Monday, March 16, 2009

Company of the Living Dead

Critics blast AIG as flap escalates over bonuses -
AIG isn't alone, but it's a good symbol for the financial house of cards which is collapsing in ruins around us. Surely the government, banks, investors, and insurers were not powerless to see that a collapse was likely if not inevitable.

Yet government policy encouraged and rewarded an unsustainable orgy of risky lending and unrealistic valuation of debt.

Now AIG has already collapsed, although the mountain of freshly printed cash shoveled into the abyss is supposed to fool us into thinking AIG has been "rescued". The entity moves, walks, talks, and spends as though the orgy were still in full swing, but the soul has already left the body. The federal government, with its 79.9% ownership of this corporate corpse, is the animating principle, the Doctor Frankenstein behind the pathetic creature. But the creature proves to be a hideous embarrassment, refusing to play politely its assigned role as subservient ward of the state.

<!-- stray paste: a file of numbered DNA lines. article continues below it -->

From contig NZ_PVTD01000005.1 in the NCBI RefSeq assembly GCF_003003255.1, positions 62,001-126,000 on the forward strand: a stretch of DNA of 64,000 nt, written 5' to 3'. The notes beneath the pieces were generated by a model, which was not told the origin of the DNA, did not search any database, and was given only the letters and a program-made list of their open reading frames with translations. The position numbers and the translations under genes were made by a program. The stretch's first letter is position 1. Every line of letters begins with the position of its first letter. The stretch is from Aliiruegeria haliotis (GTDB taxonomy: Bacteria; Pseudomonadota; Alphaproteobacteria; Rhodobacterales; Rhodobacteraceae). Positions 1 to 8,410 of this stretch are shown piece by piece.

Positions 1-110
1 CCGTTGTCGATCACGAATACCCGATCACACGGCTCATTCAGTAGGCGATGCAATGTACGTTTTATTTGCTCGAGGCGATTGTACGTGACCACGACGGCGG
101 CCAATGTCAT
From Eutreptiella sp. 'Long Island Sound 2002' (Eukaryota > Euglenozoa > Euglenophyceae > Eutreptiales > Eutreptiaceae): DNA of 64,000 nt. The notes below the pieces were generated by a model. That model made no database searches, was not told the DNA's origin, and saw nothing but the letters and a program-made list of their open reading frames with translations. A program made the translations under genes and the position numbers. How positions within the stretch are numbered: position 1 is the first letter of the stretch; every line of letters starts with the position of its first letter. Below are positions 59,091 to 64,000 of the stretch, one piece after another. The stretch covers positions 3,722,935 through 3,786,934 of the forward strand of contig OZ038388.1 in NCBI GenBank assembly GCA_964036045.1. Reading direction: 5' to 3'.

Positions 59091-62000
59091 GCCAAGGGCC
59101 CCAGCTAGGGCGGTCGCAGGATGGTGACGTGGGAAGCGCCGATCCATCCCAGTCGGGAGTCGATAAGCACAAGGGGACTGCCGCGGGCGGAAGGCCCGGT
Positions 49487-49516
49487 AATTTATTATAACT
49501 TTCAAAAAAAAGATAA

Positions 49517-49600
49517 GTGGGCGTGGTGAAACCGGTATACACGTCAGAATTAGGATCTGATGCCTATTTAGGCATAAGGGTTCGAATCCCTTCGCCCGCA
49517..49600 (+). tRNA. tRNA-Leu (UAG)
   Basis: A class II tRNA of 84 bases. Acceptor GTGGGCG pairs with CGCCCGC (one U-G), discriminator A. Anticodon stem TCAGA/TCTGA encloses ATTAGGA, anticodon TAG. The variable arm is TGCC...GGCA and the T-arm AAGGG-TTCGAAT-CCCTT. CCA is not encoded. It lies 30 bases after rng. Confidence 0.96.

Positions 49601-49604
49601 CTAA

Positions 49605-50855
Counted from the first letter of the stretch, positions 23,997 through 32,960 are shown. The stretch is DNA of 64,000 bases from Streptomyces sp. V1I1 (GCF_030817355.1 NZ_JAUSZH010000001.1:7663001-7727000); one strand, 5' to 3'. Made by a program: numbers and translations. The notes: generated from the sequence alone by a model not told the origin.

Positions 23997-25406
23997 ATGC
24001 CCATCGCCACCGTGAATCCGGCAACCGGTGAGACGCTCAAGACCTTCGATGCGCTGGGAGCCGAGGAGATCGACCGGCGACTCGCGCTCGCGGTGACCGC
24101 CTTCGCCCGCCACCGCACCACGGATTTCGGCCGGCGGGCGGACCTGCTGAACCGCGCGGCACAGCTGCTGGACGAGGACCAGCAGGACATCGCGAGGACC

Frankenstein's monster ran amok, but at least Frankenstein created only one. Governments are rarely satisfied to produce only one hideous, overreaching disaster. As the "rescue" of AIG will prove to be somewhat less successful than was hoped, the meddlers surely will not repent of their dreams, but will redouble their efforts to realize them, meddling more and more with whatever remains of the economy. They'll create more and bigger monsters, uglier and more destructive: impotent, and doomed to wander the economy as insatiable zombies, tethered to their capricious and increasingly useless rulers, leaving a pestilence of poverty and servitude behind them.

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